Commentary: The Roles of Local Government Managers: A View from the Trenches

AuthorScott Lazenby
Date01 January 2015
Published date01 January 2015
Scott Lazenby is city manager
for the City of Lake Oswego, Oregon,
and adjunct professor in the Hatf‌i eld
School of Government at Portland State
University. He completed his dissertation,
“City Management Theory and Practice:
A Foundation for Educating the Next
Generation of Local Government
Administrators,” in 2009.
62 Public Administration Review • January | February 2015
Public Administration Review,
Vol. 75, Iss. 1, pp. 62. © 2014 by
The American Society for Public Administration.
DOI: 10.1111/puar.12315.
Scott Lazenby
City of Lake Oswego, Oregon
Portland State University
Even if our profession sometimes downplays it,
and academia may not appreciate it, I suspect
that my colleagues in local government would
readily agree with Kimberly L. Nelson and James
H. Svara’s point: city and county managers play an
important and fairly active role in policy setting, and
probably always have.
is observation is of little help to us. It is like telling
the parched plane crash survivor crawling over a sand
dune, “Look what I’ve discovered: you’re in a desert
and you need water!”
But this is precisely why their message is so critical.
ey are correct in their assertion, and they back it up
with plenty of evidence. I can imagine the response
from local government managers to our scholarly col-
leagues would be, “Listen to them, stop debating this,
and bring us solid, research-based tools we can use to
succeed in this reality.
Here are just a couple of examples. First, I have
observed that governing bodies are actually more willing
to follow the policy advice of the chief executive of‌f‌i cer
(CEO) when they know the CEO will fully empower
them with the f‌i nal decision and carry out whatever
decision they make without hesitation. To actually cre-
ate this situation, though, seems to take a wide variety
of skills on the part of the manager, even including
body language during a city council meeting. I know
there is much that a multidisciplinary f‌i eld such as
public administration can teach us on ef‌f ective interper-
sonal skills to use in interacting with a governing body.
Second, few policy decisions in the public realm
are made with the kind of rationality that good
scholars would use in approaching a complex com-
munity problem. In this nonrational environment,
how exactly does a manager recognize and advocate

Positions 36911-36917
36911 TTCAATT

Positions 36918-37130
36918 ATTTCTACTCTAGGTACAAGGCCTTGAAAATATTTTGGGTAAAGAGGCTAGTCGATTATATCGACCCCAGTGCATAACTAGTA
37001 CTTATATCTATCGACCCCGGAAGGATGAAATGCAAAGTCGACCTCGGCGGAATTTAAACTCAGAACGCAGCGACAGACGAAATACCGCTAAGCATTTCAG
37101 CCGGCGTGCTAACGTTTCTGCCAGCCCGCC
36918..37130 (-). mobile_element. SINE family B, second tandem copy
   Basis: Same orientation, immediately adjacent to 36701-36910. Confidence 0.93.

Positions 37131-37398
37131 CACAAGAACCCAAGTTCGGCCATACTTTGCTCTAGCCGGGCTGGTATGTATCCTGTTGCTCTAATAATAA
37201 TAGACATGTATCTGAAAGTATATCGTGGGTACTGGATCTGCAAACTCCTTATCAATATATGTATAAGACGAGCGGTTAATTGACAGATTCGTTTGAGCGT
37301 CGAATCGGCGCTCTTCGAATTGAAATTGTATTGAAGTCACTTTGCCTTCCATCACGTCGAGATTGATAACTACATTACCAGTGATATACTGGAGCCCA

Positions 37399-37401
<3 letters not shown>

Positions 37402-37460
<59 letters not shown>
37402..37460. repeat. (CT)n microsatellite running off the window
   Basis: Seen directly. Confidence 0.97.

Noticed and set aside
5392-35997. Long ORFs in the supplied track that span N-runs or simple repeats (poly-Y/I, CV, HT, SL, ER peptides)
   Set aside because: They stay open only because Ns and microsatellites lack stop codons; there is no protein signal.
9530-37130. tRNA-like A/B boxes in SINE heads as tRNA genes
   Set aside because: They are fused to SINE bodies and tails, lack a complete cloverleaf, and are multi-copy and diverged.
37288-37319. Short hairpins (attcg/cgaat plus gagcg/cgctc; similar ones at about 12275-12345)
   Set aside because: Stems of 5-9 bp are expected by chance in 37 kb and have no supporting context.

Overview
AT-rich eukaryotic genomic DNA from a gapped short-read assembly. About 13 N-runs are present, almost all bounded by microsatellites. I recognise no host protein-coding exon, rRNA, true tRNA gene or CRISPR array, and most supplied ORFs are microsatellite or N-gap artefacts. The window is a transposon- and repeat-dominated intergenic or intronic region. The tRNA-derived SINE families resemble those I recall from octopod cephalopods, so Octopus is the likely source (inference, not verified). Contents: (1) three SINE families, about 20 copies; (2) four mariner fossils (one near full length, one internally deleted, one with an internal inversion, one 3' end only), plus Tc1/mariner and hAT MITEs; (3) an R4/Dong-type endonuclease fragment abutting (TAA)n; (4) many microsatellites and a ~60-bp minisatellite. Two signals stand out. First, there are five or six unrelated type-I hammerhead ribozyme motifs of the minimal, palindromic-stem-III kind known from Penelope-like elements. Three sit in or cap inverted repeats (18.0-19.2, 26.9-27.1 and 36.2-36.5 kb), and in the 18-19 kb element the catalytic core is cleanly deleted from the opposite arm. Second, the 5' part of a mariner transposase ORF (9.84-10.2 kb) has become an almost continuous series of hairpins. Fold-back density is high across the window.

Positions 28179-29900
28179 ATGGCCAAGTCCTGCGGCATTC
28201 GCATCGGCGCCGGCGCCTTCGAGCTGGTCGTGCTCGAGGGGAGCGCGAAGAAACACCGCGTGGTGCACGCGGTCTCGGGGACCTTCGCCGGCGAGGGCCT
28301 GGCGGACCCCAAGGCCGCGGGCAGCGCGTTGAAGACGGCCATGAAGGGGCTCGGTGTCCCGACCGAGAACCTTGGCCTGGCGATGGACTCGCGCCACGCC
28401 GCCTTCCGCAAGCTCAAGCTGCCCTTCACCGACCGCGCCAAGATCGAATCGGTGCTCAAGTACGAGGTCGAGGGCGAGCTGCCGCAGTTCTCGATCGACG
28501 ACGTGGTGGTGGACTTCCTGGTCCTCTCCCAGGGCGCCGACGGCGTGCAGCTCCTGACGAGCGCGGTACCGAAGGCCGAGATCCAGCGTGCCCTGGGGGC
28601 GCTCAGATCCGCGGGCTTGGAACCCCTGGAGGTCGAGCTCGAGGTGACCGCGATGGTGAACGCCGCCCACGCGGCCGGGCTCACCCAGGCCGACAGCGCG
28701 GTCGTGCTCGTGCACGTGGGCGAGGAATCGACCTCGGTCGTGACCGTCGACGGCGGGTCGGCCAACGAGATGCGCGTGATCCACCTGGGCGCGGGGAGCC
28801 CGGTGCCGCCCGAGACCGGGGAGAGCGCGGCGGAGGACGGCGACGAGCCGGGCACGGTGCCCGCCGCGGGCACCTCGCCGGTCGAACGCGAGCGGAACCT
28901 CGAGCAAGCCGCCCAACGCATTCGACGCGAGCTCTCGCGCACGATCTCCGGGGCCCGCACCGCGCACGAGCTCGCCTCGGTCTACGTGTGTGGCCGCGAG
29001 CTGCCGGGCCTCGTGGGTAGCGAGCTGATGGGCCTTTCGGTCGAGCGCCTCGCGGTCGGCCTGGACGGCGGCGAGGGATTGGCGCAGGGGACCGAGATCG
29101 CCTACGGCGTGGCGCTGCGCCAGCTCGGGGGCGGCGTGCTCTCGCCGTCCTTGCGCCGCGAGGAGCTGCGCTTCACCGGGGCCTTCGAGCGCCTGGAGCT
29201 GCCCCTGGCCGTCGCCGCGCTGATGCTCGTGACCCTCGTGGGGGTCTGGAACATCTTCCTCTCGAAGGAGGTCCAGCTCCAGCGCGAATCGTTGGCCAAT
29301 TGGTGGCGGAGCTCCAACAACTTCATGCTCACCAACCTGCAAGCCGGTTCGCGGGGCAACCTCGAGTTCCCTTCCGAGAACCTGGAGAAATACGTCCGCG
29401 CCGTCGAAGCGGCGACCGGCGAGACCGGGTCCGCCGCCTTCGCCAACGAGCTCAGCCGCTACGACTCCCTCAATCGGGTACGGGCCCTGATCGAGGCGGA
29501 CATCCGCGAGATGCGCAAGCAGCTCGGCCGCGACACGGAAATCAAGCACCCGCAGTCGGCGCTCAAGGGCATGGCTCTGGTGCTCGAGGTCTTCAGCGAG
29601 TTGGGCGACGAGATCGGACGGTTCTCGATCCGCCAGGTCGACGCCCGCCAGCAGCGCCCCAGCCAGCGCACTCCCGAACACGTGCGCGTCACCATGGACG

a “good” solution to a problem? And how does the
manager create a little more space for evidence-based
solutions to problems without of‌f ending the torch-
and-pitchfork mob?
is kind of work is important to the f‌i eld because,
while the politicians that f‌i ll the CEO position in the
state and national governments receive more attention,
the professional CEOs appointed by governing bodies
account for, by numbers, the vast majority of govern-
mental chief executives, at least in the United States.
is includes city and county managers, certainly,
but also the CEOs of special districts. School super-
intendents, by my own observation as well as studies
I have come across, have an even more active role in
the policy domain, and they are less willing than city
managers to trust their elected of‌f‌i cials with it.
ere seems to be an explosion of research by psy-
chologists and sociologists on how we can be more
ef‌f ective in working with other people and groups of
people. Much of this work leads to surprising, if not
counterintuitive, conclusions; common sense and past
practices have failed us.  ose in my profession appear
to get access to it through business publications or
books aimed at private sector managers rather than
the public administration literature. But the public
administration f‌i eld could at least help apply this
research to the challenges we face in working in the
policy domain and helping our communities come
together to tackle dif‌f‌i cult problems.
Finally, as critical as this role is, even in larger cities,
the manager spends a great amount of time leading
and managing the organization, dealing with dif‌f‌i -
cult personnel problems, and providing ef‌f‌i cient and
ef‌f ective services.  is is conf‌i rmed by a number of
the scholars whom Nelson and Svara cite and, more
recently, by Richard Clay Wilson in Rethinking Public
Administration:  e Case for Management. So my plea
to our colleagues in the academy is to help us be ef‌f ec-
tive in the role that Nelson and Svara have identif‌i ed.
We know that we are in the desert, and we do not
need to know whether the temperature is 100 or 110
degrees; what we really need is water. But we also need
your help, now more than ever, in tapping into the
research that will make us more ef‌f ective in managing
increasingly complex organizations.
e Roles of Local Government Managers:
A View from the Trenches

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